What Do Cooking Shows Need? More Food Shot Out of a Cannon, and Tituss Burgess

Illustration for article titled What Do Cooking Shows Need? More Food Shot Out of a Cannon, and Tituss Burgess
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When I watch a cooking show, I want chaos. Whether it’s the restaurant wars episodes of Top Chef, the baking failures of Nailed It, or the bizarre ingredient surprises on Chopped, I want to see people running around a cooking competition like chickens with their heads cut off. The producers of the latter have come up with an even crazier cooking show premise, one which involves shooting food from a cannon.


Deadline reports that from the creator and executive producer of Chopped comes Dishmantled (incredible name already), and this is the premise:

...each episode starts with the cannon-blasting of a mystery food dish into the faces of two blindfolded chefs. They’ll use their culinary prowess to identify the exploded dish and then race against the clock to recreate it. Whichever chef comes closest to the original dish wins a cash prize.

Excuse me, the dishes are blasted into the faces of blind-folded chefs? Will they even have time to wipe it off their faces before they start cooking? I hope not, as a forever fan of Nickelodeon’s slime. To make the show even better, it’ll be hosted by the Unbreakable Kimmy Schmidt’s breakout Tituss Burgess, who I only assume will pair every smushed up dish with a tall glass of pinot noir. The show is coming to something called Quibi, a mobile-only streaming platform dropping in 2020. That’s annoying, but if the show is good enough I’ll tune in anywhere.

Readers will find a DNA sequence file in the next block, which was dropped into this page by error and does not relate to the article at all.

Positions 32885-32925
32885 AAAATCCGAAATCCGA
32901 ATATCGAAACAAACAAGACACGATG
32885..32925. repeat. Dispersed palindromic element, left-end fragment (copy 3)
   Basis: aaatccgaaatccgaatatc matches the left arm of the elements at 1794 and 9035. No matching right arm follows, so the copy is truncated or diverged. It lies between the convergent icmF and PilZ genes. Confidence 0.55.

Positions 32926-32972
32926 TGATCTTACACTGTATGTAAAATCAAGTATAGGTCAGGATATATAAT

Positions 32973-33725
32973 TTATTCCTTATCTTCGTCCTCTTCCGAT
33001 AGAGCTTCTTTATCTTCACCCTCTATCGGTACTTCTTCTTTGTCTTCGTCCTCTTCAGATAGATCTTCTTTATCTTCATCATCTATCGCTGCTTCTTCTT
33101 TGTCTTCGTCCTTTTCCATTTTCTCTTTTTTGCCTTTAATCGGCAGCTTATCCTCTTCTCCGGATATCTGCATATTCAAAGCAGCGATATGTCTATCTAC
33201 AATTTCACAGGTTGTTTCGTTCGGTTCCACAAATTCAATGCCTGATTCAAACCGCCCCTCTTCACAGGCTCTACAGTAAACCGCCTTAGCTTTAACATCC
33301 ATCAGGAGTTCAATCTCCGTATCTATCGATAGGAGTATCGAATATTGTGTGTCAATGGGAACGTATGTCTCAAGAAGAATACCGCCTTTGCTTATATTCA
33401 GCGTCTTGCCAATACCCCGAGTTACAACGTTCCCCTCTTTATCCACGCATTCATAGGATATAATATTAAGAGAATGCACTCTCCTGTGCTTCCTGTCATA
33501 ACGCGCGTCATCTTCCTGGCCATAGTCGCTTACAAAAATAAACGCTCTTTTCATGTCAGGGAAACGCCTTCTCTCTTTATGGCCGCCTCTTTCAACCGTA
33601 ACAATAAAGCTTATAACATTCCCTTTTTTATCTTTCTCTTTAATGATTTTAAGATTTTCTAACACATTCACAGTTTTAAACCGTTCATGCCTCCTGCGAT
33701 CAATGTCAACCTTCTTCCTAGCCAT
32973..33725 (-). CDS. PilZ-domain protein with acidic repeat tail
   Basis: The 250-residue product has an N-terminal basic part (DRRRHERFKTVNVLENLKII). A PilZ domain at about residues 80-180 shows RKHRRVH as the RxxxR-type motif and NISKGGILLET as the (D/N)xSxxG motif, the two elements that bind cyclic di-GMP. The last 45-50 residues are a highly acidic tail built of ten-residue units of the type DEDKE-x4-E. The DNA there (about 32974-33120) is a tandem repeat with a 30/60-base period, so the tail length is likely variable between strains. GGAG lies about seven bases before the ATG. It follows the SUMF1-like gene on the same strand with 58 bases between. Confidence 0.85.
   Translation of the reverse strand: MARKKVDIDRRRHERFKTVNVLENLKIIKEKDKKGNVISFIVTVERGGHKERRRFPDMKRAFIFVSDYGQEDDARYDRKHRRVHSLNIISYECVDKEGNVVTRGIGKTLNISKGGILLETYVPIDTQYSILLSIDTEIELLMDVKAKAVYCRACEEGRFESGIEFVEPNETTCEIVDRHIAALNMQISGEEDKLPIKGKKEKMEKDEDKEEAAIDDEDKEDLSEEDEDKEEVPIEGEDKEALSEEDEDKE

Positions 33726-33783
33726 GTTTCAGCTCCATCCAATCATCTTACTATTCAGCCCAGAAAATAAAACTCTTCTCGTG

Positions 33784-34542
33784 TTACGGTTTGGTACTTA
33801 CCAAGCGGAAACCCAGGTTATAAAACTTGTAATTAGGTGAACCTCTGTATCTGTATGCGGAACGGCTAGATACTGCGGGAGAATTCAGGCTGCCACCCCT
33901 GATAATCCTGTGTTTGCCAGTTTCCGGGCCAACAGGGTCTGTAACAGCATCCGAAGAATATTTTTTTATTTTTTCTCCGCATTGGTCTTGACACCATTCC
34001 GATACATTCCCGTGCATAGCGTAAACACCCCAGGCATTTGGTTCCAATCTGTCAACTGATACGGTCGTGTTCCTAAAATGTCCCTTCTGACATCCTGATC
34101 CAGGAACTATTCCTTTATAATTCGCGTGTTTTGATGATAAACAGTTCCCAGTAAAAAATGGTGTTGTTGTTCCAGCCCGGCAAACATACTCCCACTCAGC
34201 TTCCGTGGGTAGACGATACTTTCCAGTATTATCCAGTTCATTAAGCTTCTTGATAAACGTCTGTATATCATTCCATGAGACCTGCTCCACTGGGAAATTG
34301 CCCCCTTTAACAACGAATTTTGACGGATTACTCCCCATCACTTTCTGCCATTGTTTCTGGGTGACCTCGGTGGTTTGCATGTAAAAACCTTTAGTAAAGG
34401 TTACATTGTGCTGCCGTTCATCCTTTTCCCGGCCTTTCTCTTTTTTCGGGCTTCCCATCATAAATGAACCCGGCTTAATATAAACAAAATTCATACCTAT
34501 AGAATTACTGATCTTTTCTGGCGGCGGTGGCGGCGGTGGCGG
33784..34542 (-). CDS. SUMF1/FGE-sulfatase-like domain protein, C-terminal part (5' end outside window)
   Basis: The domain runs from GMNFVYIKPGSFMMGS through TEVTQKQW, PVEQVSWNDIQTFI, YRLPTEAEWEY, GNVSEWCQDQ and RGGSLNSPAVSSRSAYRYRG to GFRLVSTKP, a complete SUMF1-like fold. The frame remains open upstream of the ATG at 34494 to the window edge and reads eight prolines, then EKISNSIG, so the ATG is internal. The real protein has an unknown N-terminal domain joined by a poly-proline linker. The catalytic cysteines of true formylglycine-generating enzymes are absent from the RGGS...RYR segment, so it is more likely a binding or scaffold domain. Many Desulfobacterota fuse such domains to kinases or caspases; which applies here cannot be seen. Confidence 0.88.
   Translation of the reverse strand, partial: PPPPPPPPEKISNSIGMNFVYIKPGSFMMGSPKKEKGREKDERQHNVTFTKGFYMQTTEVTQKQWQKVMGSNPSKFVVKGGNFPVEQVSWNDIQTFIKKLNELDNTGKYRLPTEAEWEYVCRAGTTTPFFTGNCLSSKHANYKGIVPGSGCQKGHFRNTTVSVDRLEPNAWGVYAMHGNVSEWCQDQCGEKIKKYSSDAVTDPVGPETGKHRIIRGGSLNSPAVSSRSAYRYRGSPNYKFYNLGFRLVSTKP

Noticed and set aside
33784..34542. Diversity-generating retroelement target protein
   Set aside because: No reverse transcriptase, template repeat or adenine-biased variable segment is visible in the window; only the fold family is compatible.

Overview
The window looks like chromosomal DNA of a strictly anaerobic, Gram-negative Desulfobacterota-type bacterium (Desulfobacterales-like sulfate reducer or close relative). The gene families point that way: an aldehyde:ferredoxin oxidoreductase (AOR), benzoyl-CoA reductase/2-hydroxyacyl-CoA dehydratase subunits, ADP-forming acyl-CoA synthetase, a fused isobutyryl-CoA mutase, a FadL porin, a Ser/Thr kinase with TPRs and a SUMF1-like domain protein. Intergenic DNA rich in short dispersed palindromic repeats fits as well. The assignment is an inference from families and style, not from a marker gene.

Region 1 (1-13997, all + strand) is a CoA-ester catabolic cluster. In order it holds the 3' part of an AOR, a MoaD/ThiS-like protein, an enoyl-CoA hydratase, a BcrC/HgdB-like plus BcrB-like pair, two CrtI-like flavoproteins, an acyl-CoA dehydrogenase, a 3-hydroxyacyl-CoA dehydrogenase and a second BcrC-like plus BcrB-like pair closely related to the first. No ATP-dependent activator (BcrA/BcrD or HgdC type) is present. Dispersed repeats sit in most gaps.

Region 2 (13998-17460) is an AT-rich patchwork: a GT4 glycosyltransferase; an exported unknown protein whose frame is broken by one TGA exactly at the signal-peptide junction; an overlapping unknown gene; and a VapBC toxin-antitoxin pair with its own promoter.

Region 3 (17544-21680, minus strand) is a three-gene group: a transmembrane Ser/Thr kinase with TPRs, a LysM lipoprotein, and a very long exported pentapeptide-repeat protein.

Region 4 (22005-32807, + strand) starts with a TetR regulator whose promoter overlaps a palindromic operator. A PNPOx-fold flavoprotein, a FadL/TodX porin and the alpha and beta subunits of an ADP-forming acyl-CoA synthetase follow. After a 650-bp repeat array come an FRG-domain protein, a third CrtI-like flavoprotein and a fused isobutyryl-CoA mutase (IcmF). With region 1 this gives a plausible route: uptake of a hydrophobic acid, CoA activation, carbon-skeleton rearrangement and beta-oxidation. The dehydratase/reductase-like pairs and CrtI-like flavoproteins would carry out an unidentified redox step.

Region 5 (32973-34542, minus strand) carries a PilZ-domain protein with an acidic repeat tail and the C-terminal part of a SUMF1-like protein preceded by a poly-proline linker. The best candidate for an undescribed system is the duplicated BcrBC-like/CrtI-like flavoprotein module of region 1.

Pop Culture Reporter, Jezebel


YankBoffin hoons a BRZ

Nothing makes me feel like more of a dinosaur than learning that watching full-length TV shows on phones is such a common and popular activity that there are whole networks dedicated to the platform.

I mean, I do a lot with my phone, and I watch plenty of video clips on IG or whatever, but it’s very rare for me to watch a TV show on it. Maybe on a regional flight, if I was smart enough to download an episode of GLOW for offline viewing ahead of time?

I do 99.9% of my TV show watching at home, where I have access to a TV or computer monitor. Who are these people who prefer taking in content on a tiny phone screen? The only people I see intensely watching TV on phones in public is children who presumably can’t go 5 minutes without visual stimulation.